Here are the background notes and further reading for my presentation at the Saasu Cloud Conference on 11 May 2012, “Security and the Cloud: Hype versus Reality”.
This presentation was a quick run-through of what I think have been the most important themes from the past 12 to 18 months.
About two-thirds of what I write touches upon information security, cybercrime, cyberwar, or privacy and transparency issues.
If you’d like the full firehose of information, please stay in touch via my list of written articles, the compilation of my media work in my Weekly Wrap posts and — if you don’t mind seeing my less-presentable public face as well as my serious work — my high-volume Twitter feed.
If you have any questions or comments, do please add them below. I’ll generally respond within 48 hours.
Things are very scary…
2011 was billed as the year of the hacker, and the year of the hacktivist. And yes, it was bad.
Hackers working under the Anonymous brand compromised Sony’s PlayStation network, costing the company $170 million.
Anonymous also hacked Stratfor, a US private intelligence analysis firm, stealing their 10-year archive of confidential emails and apparently handing them to WikiLeaks.
Anonymous splinter group LulzSec hacked into Rupert Murdoch’s News International, including UK newspaper The Sun — although it seems that most of LulzSec has since been arrested when their leader was turned and became an FBI informant.
Random hackers even defaced a Tasmanian government website. How very dare they.
Mid-year, McAfee told us about Operation Shady RAT, a five-year program by an unnamed nation state that had infiltrated dozens of organisations around the world. Most of them didn’t even know they were hacked.
We heard how the Stuxnet worm attacked Iran’s nuclear program — although the attack itself took place the previous year — leading to claims that 2012 would be the year of cyberwar. Atomic explosions illustrated the cover of books like Cyberdeterrence and Cyberwar by Martin C Libicki.
… but we don’t really know
Despite all the hype, we have no reliable figures on the extent of the problem.
Online crime is under-reported and under-researched. Plenty of people have called for mandatory reporting of cybercrime, including the chief technology officer of AVG
and Detective Superintendent Brian Hay of the Queensland Police. Me too.
Major security companies avoid telling us the facts and continually promote dubious statistics.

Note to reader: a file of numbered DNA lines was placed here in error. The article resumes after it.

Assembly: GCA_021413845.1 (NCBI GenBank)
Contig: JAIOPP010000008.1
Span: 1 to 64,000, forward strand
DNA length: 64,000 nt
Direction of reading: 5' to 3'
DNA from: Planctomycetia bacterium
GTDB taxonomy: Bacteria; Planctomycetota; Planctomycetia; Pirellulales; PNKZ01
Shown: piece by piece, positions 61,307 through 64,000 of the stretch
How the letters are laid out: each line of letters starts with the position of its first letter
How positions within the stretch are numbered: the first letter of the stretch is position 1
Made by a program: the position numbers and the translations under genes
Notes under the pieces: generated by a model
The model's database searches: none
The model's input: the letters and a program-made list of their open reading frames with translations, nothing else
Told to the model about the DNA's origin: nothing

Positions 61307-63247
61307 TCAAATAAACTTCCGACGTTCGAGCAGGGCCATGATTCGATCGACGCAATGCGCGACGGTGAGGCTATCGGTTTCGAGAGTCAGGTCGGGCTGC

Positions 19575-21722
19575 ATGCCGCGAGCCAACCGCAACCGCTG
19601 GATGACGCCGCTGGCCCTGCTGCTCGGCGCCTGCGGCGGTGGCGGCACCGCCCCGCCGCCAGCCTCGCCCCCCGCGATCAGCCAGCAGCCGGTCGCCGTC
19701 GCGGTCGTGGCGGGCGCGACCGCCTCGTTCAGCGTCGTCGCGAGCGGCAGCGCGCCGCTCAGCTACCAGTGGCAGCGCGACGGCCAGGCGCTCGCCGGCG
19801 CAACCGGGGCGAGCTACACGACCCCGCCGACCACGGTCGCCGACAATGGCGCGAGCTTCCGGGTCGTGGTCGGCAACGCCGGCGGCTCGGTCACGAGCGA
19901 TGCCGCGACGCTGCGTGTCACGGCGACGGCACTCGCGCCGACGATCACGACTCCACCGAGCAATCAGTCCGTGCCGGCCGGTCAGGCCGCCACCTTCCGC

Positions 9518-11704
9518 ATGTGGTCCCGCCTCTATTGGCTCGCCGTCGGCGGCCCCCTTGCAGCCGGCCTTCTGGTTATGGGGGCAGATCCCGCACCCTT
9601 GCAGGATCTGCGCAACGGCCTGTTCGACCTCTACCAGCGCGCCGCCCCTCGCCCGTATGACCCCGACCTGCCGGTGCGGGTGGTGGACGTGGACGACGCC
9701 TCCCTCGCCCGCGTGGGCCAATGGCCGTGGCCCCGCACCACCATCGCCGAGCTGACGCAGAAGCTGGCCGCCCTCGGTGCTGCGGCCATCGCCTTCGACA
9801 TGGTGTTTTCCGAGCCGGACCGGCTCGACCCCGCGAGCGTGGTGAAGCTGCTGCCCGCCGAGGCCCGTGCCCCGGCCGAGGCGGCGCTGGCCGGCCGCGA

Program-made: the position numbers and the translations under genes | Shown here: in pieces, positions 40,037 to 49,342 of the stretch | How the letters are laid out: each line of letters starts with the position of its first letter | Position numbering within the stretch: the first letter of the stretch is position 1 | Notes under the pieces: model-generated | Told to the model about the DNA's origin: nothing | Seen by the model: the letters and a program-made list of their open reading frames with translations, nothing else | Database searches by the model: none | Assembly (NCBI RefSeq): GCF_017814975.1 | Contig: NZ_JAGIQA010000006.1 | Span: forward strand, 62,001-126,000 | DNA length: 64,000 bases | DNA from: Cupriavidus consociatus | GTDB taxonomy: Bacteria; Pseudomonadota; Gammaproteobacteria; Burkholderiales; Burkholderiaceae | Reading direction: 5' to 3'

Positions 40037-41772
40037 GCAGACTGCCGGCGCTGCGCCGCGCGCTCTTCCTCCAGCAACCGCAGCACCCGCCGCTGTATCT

McAfee’s claims about Shady RAT were mostly hand-waving, quite probably exaggeration.
Sophos reckons this focus on high-profile attacks distracts us from the real threats.
The report on Cyber Storm III, the latest in a series of five-nation cybersecurity exercises, told us nothing.
“The exercise provided insight into key decision making processes within government, business and industry. These insights could not have been achieved without processes being tested in an exercise,” the report reveals. Gaps were identified. Improvements made. Relationships built.
Introducing the hacker
Jasmine Singh Cheema, aka Pherk, aka Zero Cool, is a typical hacker and the most likely threat you’ll face.
Cheema did $1.5 million of damage to his employer’s competitors in 2005 in exchange for a few sneakers and a watch. His story is told in Tracking Cybercrooks: the tools feds use and Hacker’s Delight.
The story of the December 2011 extortion attempt against Sulieman Ravell’s financial advisory business is told in the Manly Daily, and I spoke with him at length in a subsequent Patch Monday podcast.
Israeli researcher Tal Be’ery has monitored Anonymous and LulzSec. He reckons Anonymous hacktivists prefer penetration, but choose targets of opportunity. I spoke with him for the Patch Monday podcast too, Removing the anonymity from Anonymous.
Most cybercriminals are stupid, but there’s a lot of them and the tools are cheap and easy to obtain. Your paper boy might hack your home network because you didn’t tip him.
The Cloud changes none of this…
… except for the complexity and your ability to understand what’s going on.
Most of the recent surveys have shown that when it comes to cloud computing, security is the number one concern. And every time I’ve looked at this in detail, the message from the information security experts has been get a lawyer.
That goes double in government circles.